Deacetylation of mycothiol-derived ‘waste product’ triggers the last biosynthetic steps of lincosamide antibiotics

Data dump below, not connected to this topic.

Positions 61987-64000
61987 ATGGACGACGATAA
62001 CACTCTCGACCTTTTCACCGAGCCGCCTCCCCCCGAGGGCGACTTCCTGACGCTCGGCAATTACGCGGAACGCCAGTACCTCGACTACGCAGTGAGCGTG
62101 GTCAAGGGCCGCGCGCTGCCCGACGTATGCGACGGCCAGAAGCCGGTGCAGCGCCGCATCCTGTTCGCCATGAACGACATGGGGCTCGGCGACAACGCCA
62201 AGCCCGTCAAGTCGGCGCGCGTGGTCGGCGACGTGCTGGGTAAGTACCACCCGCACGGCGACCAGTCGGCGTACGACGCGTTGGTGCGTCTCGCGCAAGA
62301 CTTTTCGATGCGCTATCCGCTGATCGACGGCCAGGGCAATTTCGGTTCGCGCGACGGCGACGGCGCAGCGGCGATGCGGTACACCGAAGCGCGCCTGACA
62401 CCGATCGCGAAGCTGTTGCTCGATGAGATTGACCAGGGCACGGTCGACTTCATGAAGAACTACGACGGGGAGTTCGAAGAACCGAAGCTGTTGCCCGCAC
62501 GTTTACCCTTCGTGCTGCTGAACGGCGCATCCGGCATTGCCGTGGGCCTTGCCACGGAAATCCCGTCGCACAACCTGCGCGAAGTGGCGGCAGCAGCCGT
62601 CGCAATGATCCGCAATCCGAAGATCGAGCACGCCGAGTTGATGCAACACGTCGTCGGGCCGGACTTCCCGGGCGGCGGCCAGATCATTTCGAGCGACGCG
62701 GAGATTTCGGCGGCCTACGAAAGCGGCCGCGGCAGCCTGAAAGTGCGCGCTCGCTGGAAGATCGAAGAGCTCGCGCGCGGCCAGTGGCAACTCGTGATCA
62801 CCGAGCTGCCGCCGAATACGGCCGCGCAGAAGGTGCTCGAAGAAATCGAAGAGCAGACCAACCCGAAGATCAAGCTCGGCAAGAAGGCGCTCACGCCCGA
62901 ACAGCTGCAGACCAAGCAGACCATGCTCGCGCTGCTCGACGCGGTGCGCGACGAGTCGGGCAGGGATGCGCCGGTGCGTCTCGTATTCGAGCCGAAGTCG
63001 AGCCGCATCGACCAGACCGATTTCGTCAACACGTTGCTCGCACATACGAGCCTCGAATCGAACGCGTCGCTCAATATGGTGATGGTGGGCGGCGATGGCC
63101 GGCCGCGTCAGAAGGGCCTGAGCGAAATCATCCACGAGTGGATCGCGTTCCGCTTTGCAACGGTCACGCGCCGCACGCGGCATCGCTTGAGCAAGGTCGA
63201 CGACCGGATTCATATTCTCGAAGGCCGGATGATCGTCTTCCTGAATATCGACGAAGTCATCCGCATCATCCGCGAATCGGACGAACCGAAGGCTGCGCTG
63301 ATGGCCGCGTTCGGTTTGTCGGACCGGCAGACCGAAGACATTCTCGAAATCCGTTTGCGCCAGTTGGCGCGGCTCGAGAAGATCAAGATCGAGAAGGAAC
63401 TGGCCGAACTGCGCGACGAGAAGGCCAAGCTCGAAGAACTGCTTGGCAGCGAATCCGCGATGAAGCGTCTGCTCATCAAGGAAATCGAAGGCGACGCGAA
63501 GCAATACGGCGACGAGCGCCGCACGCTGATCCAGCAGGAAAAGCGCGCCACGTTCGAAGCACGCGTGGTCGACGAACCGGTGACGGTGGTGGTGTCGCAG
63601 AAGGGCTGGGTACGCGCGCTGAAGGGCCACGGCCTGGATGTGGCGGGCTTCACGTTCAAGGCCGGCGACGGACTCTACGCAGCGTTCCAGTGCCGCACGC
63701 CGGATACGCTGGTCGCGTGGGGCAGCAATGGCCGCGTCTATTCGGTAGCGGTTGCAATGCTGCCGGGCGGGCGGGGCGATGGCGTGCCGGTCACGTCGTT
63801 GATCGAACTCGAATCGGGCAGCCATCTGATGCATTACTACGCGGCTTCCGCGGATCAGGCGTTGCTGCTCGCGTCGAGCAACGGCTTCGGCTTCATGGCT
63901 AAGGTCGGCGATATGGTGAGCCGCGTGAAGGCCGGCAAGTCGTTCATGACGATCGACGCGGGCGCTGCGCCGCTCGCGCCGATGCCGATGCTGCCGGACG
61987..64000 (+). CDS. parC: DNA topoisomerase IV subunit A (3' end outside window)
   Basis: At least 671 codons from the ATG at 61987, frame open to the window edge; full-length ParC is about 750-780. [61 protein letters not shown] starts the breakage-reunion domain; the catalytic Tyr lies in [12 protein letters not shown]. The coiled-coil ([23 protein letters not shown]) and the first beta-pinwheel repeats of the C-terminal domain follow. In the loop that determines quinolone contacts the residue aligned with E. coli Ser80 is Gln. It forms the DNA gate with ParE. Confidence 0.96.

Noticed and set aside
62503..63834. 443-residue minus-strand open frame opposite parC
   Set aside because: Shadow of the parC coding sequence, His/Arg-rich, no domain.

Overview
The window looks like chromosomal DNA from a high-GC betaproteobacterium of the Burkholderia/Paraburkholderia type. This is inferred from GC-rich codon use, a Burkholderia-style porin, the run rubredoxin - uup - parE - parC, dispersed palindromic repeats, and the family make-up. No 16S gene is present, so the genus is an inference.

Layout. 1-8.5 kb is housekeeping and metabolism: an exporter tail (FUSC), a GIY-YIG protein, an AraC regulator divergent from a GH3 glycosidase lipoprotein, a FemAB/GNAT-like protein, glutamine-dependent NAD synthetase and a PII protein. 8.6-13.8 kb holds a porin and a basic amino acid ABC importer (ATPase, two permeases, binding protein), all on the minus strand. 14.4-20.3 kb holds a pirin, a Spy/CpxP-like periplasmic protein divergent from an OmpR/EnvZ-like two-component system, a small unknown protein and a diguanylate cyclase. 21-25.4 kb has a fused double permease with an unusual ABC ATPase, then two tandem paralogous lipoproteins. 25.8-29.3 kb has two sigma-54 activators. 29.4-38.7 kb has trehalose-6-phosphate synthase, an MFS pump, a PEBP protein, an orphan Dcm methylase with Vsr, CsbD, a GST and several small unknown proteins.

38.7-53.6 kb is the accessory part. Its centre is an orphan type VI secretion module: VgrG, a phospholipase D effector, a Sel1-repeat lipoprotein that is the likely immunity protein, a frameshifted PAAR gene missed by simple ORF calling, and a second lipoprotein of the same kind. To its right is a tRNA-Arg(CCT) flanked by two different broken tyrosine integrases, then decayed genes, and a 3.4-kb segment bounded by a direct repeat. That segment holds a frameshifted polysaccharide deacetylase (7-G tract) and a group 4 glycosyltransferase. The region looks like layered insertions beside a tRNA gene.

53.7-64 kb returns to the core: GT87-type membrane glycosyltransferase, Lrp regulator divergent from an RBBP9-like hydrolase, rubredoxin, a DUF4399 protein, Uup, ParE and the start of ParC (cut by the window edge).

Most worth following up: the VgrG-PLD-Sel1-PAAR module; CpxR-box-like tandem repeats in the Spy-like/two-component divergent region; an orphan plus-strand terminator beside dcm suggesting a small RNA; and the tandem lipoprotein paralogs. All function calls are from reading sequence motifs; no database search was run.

The immediate post-condensation steps in lincomycin biosynthesis are reminiscent of the mycothiol-dependent detoxification system of actinomycetes. This machinery provides the last proven lincomycin intermediate, a mercapturic acid derivative, which formally represents the ‘waste product’ of the detoxification process. We identified and purified new lincomycin intermediates from the culture broth of deletion mutant strains of Streptomyces lincolnensis and tested these compounds as substrates for proteins putatively involved in lincomycin biosynthesis. The results, based on LC-MS, in-source collision-induced dissociation mass spectrometry and NMR analysis, revealed the final steps of lincomycin biosynthesis, i.e. conversion of the mercapturic acid derivative to lincomycin. Most importantly, we show that deacetylation of the N′-acetyl-S-cysteine residue of the mercapturic acid derivative is required to ‘escape’ the detoxification-like system and proceed towards completion of the biosynthetic pathway. Additionally, our results, supported by L-cysteine-13C3, 15N incorporation experiments, give evidence that a different type of reaction catalysed by the homologous pair of pyridoxal-5′-phosphate-dependent enzymes, LmbF and CcbF, forms the branch point in the biosynthesis of lincomycin and celesticetin, two related lincosamides.